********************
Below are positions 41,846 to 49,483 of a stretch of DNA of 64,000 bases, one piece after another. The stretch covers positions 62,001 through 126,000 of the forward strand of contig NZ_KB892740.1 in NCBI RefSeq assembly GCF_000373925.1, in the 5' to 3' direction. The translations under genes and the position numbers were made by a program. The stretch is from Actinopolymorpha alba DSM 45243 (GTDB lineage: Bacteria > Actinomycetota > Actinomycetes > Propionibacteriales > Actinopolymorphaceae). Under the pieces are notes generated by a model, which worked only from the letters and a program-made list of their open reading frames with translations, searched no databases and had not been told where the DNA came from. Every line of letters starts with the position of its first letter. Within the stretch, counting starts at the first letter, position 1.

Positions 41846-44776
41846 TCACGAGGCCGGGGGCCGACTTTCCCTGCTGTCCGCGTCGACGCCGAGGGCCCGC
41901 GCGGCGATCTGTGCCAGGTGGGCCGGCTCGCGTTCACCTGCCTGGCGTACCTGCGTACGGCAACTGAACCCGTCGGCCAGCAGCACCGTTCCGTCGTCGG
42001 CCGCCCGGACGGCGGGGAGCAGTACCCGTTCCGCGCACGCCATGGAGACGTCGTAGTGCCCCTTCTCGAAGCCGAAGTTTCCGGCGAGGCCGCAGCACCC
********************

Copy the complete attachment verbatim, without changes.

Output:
Below are positions 41,846 to 49,483 of a stretch of DNA of 64,000 bases, one piece after another. The stretch covers positions 62,001 through 126,000 of the forward strand of contig NZ_KB892740.1 in NCBI RefSeq assembly GCF_000373925.1, in the 5' to 3' direction. The translations under genes and the position numbers were made by a program. The stretch is from Actinopolymorpha alba DSM 45243 (GTDB lineage: Bacteria > Actinomycetota > Actinomycetes > Propionibacteriales > Actinopolymorphaceae). Under the pieces are notes generated by a model, which worked only from the letters and a program-made list of their open reading frames with translations, searched no databases and had not been told where the DNA came from. Every line of letters starts with the position of its first letter. Within the stretch, counting starts at the first letter, position 1.

Positions 41846-44776
41846 TCACGAGGCCGGGGGCCGACTTTCCCTGCTGTCCGCGTCGACGCCGAGGGCCCGC
41901 GCGGCGATCTGTGCCAGGTGGGCCGGCTCGCGTTCACCTGCCTGGCGTACCTGCGTACGGCAACTGAACCCGTCGGCCAGCAGCACCGTTCCGTCGTCGG
42001 CCGCCCGGACGGCGGGGAGCAGTACCCGTTCCGCGCACGCCATGGAGACGTCGTAGTGCCCCTTCTCGAAGCCGAAGTTTCCGGCGAGGCCGCAGCACCC